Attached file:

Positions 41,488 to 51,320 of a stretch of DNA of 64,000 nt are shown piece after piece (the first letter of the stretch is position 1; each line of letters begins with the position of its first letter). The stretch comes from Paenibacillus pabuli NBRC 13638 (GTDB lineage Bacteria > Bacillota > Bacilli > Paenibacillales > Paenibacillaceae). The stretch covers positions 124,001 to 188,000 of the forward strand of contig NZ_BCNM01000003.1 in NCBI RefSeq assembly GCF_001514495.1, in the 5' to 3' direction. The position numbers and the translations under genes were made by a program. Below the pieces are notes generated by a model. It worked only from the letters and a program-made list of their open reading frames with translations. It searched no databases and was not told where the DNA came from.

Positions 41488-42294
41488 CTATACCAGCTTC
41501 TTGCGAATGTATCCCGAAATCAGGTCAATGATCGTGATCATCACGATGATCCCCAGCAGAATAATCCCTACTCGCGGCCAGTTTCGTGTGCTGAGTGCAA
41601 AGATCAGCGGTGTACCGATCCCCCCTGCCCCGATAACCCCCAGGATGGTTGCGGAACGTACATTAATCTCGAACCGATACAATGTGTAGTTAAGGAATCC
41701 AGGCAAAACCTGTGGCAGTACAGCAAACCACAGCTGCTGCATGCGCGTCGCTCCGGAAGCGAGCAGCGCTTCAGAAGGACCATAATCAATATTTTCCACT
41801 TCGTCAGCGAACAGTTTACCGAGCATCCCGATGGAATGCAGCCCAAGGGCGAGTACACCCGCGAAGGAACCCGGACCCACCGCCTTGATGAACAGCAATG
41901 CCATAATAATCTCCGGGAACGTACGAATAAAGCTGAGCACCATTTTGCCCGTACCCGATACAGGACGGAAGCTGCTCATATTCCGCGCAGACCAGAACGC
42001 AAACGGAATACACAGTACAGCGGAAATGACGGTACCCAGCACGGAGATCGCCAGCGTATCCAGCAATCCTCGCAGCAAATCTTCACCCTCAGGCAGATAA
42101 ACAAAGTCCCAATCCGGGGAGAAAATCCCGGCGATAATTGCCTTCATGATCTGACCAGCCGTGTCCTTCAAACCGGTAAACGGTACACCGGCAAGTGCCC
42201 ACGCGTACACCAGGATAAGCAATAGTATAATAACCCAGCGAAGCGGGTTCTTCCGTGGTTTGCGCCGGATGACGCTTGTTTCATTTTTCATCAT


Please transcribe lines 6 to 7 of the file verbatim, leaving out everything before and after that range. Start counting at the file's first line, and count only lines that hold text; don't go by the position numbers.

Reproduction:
41701 AGGCAAAACCTGTGGCAGTACAGCAAACCACAGCTGCTGCATGCGCGTCGCTCCGGAAGCGAGCAGCGCTTCAGAAGGACCATAATCAATATTTTCCACT
41801 TCGTCAGCGAACAGTTTACCGAGCATCCCGATGGAATGCAGCCCAAGGGCGAGTACACCCGCGAAGGAACCCGGACCCACCGCCTTGATGAACAGCAATG